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Microsoft Offers Up to $300,000 in New Azure Security Lab

Microsoft makes changes to Azure bug bounty program

Microsoft announced this week at the Black Hat conference in Las Vegas that the top reward for vulnerabilities discovered in its Azure cloud services has been doubled, and a new security testing environment gives researchers the chance to conduct more aggressive tests and earn significant rewards.

Microsoft told white hat hackers that they can now earn between $500 and $40,000 for Azure vulnerabilities.

The company also announced the launch of the Azure Security Lab, a dedicated testing environment set up to allow researchers to “come and do their worst to emulate criminal hackers.”

Bug bounty programs typically prohibit participants from exploiting the vulnerabilities they find — the full extent of the impact is assessed by the vendor as the tests conducted by researchers could result in serious damage.

In the case of the Azure Security Lab, the environment is powered by a set of dedicated cloud hosts isolated from the ones used by customers. This allows hackers to actually exploit the vulnerabilities they find.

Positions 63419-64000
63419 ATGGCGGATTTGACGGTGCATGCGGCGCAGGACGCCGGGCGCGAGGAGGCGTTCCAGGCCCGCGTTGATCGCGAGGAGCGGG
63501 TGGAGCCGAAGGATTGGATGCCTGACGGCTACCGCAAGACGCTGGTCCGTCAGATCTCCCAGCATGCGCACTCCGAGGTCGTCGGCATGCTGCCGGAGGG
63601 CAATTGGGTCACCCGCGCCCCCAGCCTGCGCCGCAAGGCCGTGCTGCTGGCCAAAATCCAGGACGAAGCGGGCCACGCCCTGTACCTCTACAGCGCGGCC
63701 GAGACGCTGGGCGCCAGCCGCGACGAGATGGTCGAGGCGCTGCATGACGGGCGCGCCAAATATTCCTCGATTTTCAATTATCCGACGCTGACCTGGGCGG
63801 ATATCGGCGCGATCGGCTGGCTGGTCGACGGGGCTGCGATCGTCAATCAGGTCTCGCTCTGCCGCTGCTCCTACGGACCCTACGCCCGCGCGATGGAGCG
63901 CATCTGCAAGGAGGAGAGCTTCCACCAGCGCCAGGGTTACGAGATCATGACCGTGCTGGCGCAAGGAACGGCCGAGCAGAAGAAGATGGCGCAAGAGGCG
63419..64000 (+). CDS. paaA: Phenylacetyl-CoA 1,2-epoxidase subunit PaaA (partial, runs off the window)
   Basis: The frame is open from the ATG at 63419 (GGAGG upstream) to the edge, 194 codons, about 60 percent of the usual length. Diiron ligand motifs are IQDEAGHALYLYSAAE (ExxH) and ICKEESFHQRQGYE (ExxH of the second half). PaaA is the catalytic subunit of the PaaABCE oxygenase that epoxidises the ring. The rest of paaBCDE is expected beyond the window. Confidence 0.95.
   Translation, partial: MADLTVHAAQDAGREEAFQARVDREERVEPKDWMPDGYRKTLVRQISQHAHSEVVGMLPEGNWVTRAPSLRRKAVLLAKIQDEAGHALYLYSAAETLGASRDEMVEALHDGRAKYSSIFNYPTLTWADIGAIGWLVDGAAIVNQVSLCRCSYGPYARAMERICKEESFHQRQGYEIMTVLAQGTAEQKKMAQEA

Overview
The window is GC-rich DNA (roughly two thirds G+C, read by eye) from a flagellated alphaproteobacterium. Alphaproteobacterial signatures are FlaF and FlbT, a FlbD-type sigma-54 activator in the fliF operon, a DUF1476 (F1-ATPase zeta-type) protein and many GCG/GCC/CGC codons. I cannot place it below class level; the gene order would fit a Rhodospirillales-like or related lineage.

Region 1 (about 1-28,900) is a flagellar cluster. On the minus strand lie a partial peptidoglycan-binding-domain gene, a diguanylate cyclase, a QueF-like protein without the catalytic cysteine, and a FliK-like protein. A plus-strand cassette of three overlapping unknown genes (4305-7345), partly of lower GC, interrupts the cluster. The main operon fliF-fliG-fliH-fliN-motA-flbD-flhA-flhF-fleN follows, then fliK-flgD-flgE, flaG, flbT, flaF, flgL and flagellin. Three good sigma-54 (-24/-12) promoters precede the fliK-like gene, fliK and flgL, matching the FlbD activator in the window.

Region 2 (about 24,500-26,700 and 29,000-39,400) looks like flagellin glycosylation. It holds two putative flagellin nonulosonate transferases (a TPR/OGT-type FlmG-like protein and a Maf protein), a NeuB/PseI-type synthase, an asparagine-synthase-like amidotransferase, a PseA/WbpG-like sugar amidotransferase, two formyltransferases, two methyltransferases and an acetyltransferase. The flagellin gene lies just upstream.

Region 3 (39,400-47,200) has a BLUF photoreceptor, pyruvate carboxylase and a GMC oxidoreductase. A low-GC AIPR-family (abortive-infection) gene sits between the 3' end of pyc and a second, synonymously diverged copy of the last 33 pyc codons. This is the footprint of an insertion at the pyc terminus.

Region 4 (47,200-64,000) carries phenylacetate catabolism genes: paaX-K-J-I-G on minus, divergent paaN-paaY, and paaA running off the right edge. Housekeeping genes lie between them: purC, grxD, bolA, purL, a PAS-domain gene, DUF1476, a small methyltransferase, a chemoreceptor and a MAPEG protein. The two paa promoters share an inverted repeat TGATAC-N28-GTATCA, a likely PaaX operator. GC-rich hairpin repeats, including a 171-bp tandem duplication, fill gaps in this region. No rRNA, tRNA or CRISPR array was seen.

The Azure Security Lab also includes scenario-based challenges that give participants the chance to earn $300,000.

A vulnerability that allows a guest-to-host or guest-to-guest escape can be worth up to $300,000, and so is a privilege escalation flaw that allows an attacker to obtain admin access to a Secure Lab subscription. A denial-of-service (DoS) on the Azure host can be worth up to $50,000.

Microsoft says a “select group of talented individuals” will be given access to the new testing environment. Interested researchers can make a request to join the Azure Security Lab using a dedicated form.

Microsoft has also announced that it has formalized its Safe Harbor principles, which assure researchers that they will not face any legal consequences if they responsibly disclose vulnerabilities.

The tech giant says it has paid out $4.4 million in bug bounties over the past 12 months.

Related: Google Paid Out $3.4 Million for Vulnerabilities Reported in 2018

Related: Microsoft Launches Bug Bounty Program for Dynamics 365

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Eduard Kovacs (@EduardKovacs) is a contributing editor at SecurityWeek. He worked as a high school IT teacher for two years before starting a career in journalism as Softpedia’s security news reporter. Eduard holds a bachelor’s degree in industrial informatics and a master’s degree in computer techniques applied in electrical engineering.